Bird Friendly Buildings in London
Buildings can cause harm to birds and other wildlife in several ways. Fortunately, most conflicts have simple solutions. This page lists some common issues for birds posed by buildings and provides suggestions for ways to make buildings and properties less harmful to local wildlife.
Collisions with reflective and transparent plate glass on buildings is a major source of bird deaths in London. Learn more about this issue and solutions by visiting the dedicated page here.
Birds and other wildlife may become stuck in a variety of places on and surrounding buildings. We provide a few examples below. To prevent wildlife from becoming trapped, we recommend looking at a building holistically to identify features or areas where wildlife may enter but be unable to exit.
Window wells on the ground floor of buildings may trap wildlife, including young (fledgling) birds. Window wells that are more than a few inches deep should be covered to prevent wildlife from falling in in the first place. For basement windows that function as fire escapes, window well covers may be used that can be lifted from below in case of emergency. We recommend only using grates or covers that do not have gaps wider than 1 inch that a small animal could fit through.
Vertical pipes and posts with openings at the top may trap wildlife including cavity-nesting birds. Birds can accidentally fall inside while perching on top, or they may enter while looking for a suitable cavity in which to build a nest and become unable to stretch out their wings to exit. We recommend that any vertical pipes or posts wider than 1.5 inches should have grates or covers applied on top to prevent wildlife from entering. More information
Windows or doors left open can attract birds to enter a building, especially in spring when many species search for suitable cavities to nest in. Once inside a building, birds may be difficult to remove and are put at risk of colliding with windows as they try to escape. We recommend sealing openings that birds may use to enter a building, such as covering open windows with screens and ensuring doors close automatically when not in use. If birds have entered a building through an opening in the past, they are likely to do so again in the future. Learn more about excluding pests from buildings.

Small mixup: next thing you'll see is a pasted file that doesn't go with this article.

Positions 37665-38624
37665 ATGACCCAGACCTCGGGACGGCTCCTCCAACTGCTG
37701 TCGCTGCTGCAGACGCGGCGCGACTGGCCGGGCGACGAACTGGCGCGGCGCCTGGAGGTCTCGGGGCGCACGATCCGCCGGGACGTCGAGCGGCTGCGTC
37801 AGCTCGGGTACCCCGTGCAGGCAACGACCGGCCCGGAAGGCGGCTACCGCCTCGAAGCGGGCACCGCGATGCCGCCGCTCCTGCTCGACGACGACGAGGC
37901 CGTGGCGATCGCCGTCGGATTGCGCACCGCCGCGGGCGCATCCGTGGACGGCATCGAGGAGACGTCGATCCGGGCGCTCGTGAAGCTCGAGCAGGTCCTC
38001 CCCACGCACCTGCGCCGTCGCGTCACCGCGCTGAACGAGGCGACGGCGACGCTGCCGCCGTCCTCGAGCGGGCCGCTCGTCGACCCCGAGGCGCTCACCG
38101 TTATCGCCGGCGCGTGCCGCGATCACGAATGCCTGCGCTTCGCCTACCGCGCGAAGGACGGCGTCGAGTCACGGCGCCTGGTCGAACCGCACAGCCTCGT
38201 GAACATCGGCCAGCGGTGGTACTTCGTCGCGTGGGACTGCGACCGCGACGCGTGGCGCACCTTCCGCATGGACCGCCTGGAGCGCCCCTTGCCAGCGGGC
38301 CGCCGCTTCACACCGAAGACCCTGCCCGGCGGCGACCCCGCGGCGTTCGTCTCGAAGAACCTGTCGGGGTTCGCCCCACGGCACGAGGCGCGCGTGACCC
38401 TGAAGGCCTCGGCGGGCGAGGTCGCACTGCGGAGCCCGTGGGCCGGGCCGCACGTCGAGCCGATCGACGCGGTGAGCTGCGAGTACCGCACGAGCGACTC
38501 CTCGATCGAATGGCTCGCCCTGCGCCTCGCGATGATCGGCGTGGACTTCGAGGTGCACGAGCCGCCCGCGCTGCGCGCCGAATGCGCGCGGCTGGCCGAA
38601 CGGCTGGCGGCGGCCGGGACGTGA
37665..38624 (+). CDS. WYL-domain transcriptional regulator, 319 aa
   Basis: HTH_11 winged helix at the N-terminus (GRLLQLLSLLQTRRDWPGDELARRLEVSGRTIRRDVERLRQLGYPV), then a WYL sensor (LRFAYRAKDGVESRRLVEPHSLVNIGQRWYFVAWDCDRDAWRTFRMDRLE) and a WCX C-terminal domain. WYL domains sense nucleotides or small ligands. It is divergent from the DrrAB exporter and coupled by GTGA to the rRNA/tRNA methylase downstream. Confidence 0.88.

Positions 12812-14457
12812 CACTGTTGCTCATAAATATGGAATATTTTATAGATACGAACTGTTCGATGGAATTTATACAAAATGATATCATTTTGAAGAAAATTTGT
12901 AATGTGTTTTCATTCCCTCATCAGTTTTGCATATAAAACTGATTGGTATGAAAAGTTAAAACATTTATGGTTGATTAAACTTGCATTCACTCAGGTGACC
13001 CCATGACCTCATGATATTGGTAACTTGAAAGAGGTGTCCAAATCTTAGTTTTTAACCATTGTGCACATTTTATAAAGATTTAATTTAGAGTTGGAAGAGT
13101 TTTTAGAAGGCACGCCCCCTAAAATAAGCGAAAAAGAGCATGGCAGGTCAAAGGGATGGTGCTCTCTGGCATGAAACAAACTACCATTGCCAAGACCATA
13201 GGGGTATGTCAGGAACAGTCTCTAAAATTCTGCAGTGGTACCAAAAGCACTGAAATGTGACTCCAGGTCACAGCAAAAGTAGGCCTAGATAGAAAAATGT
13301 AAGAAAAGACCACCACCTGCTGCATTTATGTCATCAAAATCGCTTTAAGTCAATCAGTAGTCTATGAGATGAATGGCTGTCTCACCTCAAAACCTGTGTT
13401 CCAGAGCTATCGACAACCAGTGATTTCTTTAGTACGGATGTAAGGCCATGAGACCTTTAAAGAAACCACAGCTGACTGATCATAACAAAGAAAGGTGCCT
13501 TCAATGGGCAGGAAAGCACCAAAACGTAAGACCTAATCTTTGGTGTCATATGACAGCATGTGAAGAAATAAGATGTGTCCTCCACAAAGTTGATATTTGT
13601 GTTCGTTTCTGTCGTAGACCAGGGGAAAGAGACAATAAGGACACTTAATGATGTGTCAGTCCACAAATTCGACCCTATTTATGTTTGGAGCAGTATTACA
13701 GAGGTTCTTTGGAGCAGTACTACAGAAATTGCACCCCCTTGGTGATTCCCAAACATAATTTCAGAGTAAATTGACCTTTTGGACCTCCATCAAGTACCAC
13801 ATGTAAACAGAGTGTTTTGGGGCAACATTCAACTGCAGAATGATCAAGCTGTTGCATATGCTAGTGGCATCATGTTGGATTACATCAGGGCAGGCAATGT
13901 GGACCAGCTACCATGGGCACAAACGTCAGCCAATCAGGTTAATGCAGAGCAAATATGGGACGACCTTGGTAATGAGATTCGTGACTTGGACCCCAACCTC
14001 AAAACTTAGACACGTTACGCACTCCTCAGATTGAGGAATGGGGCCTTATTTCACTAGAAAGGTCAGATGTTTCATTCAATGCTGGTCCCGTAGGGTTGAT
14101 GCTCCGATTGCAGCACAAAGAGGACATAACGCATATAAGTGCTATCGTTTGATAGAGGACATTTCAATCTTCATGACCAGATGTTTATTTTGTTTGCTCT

A rooftop pipe that a bird could mistake for a nesting cavity.
Young birds that cannot fly may become trapped in window wells.
To a pigeon, open windows may look like entrances to shelter.
Young birds become trapped in water features. Installing a ramp can help wildlife to climb out.
Water features (e.g. pools, ponds, fountains) can attract birds looking for water to drink or bathe in. Many water features are designed with vertical lining or ledges around the perimeter that can make it difficult for wildlife to climb in or out. If wildlife becomes trapped inside a water feature, they are put at risk of drowning. We recommend that water features should have graduated slopes around at least part of the perimeter to allow wildlife to climb out. Installing a ramp or island for use by wildlife may be an effective compromise.
Birds and Waste
Waste produced by building occupants can cause problems for wildlife including birds. Plastic materials that winds up in the environment as litter can create hazards. For example, birds may become entangled in plastic or ingest plastics they mistake for food. Improperly managed food waste can attract wildlife and encourage dependency on humans for feeding, which can lead to conflicts. Below are suggestions for ensuring buildings are managing waste effectively to prevent conflicts with wildlife:
Ensure outdoor spaces are free from plastic litter by installing waste receptacles and/or signage about littering and cleaning up. Avoid using plastic materials that are prone to becoming litter such as helium balloons and ribbons.
Outdoor waste receptacles should have appropriate lids to exclude wildlife.
Encourage building occupants to clean up eating areas and to not leave behind food sitting in the open.
Discourage building occupants from feeding wildlife, especially near outdoor seating areas where wildlife sightings are common.
Bird Friendly Landscaping
The environment surrounding a building can have a huge impact on birds nearby. Planting the right species can attract birds by creating habitat and providing food. On the other hand, some plants such as invasive burdock can cause harm to birds and should be managed or removed. The application of pesticides is discouraged. Please check out our page on Bird Friendly Landscaping to learn more.
Artificial light at night can affect birds and ecosystems in a variety of ways. When buildings leave their indoor lights on at night, or use inappropriate light fixtures outside, the resulting light pollution contributes to skyglow and light trespass that can influence birds' health and behaviour. Learn more about light pollution in London and how to reduce light pollution contributed by buildings.